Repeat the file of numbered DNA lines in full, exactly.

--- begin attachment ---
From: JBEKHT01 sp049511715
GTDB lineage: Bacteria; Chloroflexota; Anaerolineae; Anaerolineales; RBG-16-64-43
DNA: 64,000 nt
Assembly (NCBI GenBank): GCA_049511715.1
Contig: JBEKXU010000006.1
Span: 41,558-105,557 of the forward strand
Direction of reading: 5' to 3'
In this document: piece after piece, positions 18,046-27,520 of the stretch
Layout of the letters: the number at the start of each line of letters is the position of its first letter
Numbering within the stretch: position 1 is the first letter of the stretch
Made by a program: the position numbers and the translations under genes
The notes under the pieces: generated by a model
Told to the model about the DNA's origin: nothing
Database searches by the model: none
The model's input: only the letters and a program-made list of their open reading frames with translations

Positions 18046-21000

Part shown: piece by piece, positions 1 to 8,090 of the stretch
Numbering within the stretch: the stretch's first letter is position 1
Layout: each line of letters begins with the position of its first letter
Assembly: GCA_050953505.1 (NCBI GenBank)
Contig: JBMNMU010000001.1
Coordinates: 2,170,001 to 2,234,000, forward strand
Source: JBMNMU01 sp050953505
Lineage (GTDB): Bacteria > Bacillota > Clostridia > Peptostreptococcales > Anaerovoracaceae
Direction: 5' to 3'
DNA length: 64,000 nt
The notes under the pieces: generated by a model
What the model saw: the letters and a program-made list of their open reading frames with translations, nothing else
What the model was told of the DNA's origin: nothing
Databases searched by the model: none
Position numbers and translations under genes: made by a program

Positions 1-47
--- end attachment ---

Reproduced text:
From: JBEKHT01 sp049511715
GTDB lineage: Bacteria; Chloroflexota; Anaerolineae; Anaerolineales; RBG-16-64-43
DNA: 64,000 nt
Assembly (NCBI GenBank): GCA_049511715.1
Contig: JBEKXU010000006.1
Span: 41,558-105,557 of the forward strand
Direction of reading: 5' to 3'
In this document: piece after piece, positions 18,046-27,520 of the stretch
Layout of the letters: the number at the start of each line of letters is the position of its first letter
Numbering within the stretch: position 1 is the first letter of the stretch
Made by a program: the position numbers and the translations under genes
The notes under the pieces: generated by a model
Told to the model about the DNA's origin: nothing
Database searches by the model: none
The model's input: only the letters and a program-made list of their open reading frames with translations

Positions 18046-21000

Part shown: piece by piece, positions 1 to 8,090 of the stretch
Numbering within the stretch: the stretch's first letter is position 1
Layout: each line of letters begins with the position of its first letter
Assembly: GCA_050953505.1 (NCBI GenBank)
Contig: JBMNMU010000001.1
Coordinates: 2,170,001 to 2,234,000, forward strand
Source: JBMNMU01 sp050953505
Lineage (GTDB): Bacteria > Bacillota > Clostridia > Peptostreptococcales > Anaerovoracaceae
Direction: 5' to 3'
DNA length: 64,000 nt
The notes under the pieces: generated by a model
What the model saw: the letters and a program-made list of their open reading frames with translations, nothing else
What the model was told of the DNA's origin: nothing
Databases searched by the model: none
Position numbers and translations under genes: made by a program

Positions 1-47